by Andrew Bray, National Coordinator, Australian Wind Alliance
Australia is one of the windiest countries on earth, so it is unsurprising that our wind energy sector has enjoyed a decade of rapid growth, even in the face of a constantly shifting policy landscape. But if we want wind to continue to play a central role in moving Australia to a cleaner energy future, we cannot be complacent – sustained effort will be required to continue to grow this vital industry.
Today, wind is the cheapest source of large-scale renewable energy in the country, and is now equal to hydro power1 in its contribution to renewable energy generation in Australia.
The 82 operational wind farms around the country account for about a third of all the country’s renewable electricity, and five per cent of total electricity generation. This latter figure is set to double by the end of the decade as wind farms that are planned or under construction come online, adding four gigawatts of capacity to the energy grid.
As the pragmatic case for wind energy becomes stronger by the day, recent research conducted by the Australian Wind Alliance has highlighted yet another upside of this renewable energy source: significant financial and social benefits to the regional communities which host wind farms.
We found that wind farm construction has delivered a $4 billion economic boost to regional Australia. The industry has created direct jobs as well as boosted local businesses that supply to the projects, provided much-needed funding to rural areas for infrastructure and community projects, and ultimately, contributed to the resilience of regional areas.
A key mechanism through which this is done is Community Enhancement Funds (CEFs); voluntary payments made by a wind farm to channel funds into community groups, programs and projects. Through these CEFs, wind farms channel between $19 and $21.5 million directly into regional communities every year – money that supports initiatives like vital school bus services, community gardens that feed those in need, and solar hot water, solar panels or energy efficiency measures in rural homes.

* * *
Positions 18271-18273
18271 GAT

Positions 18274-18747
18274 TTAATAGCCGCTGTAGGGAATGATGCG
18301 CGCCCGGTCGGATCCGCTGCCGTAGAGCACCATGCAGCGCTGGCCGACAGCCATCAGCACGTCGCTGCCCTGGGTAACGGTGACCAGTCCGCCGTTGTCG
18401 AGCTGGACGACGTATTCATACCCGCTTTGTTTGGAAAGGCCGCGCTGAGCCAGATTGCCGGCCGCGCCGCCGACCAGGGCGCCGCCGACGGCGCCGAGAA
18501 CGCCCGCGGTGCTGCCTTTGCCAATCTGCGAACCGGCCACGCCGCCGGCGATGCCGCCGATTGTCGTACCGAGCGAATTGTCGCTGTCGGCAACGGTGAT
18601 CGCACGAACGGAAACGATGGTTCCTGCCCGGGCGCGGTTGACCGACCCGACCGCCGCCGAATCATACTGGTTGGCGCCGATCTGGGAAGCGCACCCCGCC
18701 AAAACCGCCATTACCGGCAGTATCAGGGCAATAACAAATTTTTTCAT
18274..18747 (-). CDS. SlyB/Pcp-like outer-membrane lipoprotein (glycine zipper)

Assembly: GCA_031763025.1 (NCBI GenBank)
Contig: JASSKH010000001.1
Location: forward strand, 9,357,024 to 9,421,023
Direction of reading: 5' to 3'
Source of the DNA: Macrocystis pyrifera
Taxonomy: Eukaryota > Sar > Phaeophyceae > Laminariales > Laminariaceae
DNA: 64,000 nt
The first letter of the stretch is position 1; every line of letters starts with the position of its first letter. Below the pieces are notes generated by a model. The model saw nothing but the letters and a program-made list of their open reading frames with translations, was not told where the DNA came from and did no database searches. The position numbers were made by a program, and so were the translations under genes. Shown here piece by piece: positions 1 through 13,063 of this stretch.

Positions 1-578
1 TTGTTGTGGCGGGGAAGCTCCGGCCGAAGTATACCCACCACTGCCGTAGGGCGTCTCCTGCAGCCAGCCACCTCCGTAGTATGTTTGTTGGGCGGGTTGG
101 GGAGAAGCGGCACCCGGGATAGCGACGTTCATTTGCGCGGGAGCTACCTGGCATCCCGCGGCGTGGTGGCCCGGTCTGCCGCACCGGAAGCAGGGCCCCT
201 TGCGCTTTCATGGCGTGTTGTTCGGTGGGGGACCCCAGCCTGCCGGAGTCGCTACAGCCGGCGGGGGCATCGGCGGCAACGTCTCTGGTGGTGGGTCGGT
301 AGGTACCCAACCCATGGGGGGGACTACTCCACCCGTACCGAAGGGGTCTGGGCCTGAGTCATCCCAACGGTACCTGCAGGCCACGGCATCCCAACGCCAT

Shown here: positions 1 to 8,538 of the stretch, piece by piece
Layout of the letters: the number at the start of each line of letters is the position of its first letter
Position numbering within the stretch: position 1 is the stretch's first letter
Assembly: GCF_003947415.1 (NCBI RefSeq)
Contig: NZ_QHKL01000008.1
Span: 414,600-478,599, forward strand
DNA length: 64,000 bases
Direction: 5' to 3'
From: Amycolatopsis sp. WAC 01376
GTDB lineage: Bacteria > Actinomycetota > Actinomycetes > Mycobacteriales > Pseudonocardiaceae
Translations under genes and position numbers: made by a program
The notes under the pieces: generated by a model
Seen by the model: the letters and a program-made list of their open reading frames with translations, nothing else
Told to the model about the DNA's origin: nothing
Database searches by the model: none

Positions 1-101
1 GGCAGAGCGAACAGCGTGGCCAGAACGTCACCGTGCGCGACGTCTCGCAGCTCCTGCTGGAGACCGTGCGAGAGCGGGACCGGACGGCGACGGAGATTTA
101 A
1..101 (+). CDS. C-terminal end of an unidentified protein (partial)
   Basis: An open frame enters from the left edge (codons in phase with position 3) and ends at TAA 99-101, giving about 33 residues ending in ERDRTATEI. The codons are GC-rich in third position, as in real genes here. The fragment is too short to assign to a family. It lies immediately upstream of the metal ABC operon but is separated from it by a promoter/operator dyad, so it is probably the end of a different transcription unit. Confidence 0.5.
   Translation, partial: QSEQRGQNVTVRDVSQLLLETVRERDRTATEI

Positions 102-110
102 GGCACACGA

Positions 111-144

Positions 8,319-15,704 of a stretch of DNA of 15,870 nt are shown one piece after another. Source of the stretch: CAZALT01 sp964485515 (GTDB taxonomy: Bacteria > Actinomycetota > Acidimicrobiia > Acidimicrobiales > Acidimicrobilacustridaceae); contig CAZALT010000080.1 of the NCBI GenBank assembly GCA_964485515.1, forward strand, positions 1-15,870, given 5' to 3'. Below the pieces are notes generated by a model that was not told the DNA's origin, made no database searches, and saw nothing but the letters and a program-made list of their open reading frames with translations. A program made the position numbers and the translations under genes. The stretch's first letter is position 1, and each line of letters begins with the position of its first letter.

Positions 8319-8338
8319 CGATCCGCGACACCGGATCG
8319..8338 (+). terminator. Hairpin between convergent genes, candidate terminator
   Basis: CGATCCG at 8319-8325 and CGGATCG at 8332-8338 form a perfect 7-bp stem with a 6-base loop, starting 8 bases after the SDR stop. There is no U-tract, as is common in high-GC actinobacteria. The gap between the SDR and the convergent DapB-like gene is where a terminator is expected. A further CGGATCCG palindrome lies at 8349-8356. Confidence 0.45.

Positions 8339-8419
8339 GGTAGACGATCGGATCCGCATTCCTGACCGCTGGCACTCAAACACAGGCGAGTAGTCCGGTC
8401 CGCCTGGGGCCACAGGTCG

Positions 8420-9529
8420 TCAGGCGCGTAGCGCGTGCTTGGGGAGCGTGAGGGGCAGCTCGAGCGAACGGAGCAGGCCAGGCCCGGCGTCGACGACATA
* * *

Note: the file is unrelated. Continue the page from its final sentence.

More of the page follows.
When the 14 wind farms currently under construction come online, CEFs will increase to between $30 and $32 million annually, providing valuable support to the volunteer work that is the lifeblood of every regional and rural town.
All in all, over their 25-year lifespan, Australia’s existing wind farms and those under construction could deliver an estimated $10.5 billion to host communities.
These facts speak for themselves: wind energy can provide affordable, clean and renewable energy to Australians on a large scale, and at the same time deliver financial benefits, jobs and other positive social outcomes.
And it’s about to get a lot better. Wind’s viability as a competitive player in Australia’s energy market will only be strengthened as the industry adopts technological advances such as larger turbines, energy storage and frequency control technologies.
Until recently, only coal, gas and hydroelectric power stations have been able to provide frequency control and ancillary services (FCAS), a crucial function which keeps the electrical system at a stable frequency by quickly adding or reducing energy from the grid when necessary.
But in January this year, the Hornsdale Wind Farm, operating alongside the Hornsdale Power Reserve (aka the “Tesla Big Battery”) in South Australia, bid wind power into the FCAS market2, slashing FCAS prices from an expected $9000/MWh to below $300/MWh. This episode should be a shock for the naysayers who continue to underestimate wind’s key role in a reliable, renewable-powered grid. Further trials continue at the Musselroe Wind Farm in Tasmania.
FCAS capability will boost wind energy’s market viability, creating a new revenue stream for wind projects and setting up a virtuous cycle of economic benefits in the sector.